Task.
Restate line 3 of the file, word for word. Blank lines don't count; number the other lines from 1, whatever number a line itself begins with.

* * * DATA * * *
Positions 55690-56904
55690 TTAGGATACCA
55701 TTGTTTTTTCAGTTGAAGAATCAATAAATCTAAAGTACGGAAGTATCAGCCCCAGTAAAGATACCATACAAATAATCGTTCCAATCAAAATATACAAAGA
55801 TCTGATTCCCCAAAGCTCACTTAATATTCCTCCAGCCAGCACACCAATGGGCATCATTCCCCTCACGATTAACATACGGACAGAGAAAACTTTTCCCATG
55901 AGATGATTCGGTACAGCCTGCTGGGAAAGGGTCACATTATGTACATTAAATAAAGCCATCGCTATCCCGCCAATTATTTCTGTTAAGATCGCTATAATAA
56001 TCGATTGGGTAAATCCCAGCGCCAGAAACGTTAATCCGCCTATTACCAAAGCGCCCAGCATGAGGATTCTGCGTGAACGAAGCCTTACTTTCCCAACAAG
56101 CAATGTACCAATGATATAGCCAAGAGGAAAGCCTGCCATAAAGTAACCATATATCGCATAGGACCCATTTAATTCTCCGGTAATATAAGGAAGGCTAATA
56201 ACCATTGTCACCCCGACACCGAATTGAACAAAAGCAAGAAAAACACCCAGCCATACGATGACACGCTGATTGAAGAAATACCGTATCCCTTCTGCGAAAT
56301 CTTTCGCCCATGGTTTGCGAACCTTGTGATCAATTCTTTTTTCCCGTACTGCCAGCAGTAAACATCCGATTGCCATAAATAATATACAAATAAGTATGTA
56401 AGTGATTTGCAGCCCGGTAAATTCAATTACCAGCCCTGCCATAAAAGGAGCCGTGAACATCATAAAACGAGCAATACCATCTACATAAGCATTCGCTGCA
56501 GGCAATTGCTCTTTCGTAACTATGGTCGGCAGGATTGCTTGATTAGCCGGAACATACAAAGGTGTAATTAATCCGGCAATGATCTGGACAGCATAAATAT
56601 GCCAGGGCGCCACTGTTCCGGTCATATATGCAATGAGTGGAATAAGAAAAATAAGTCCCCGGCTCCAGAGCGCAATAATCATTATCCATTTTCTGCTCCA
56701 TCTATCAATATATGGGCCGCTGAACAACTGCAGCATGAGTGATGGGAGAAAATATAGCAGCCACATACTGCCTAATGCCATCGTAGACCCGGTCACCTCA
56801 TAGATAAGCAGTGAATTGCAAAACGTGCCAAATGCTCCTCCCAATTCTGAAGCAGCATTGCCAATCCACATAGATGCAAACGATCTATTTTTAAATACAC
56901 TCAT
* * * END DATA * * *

55701 TTGTTTTTTCAGTTGAAGAATCAATAAATCTAAAGTACGGAAGTATCAGCCCCAGTAAAGATACCATACAAATAATCGTTCCAATCAAAATATACAAAGA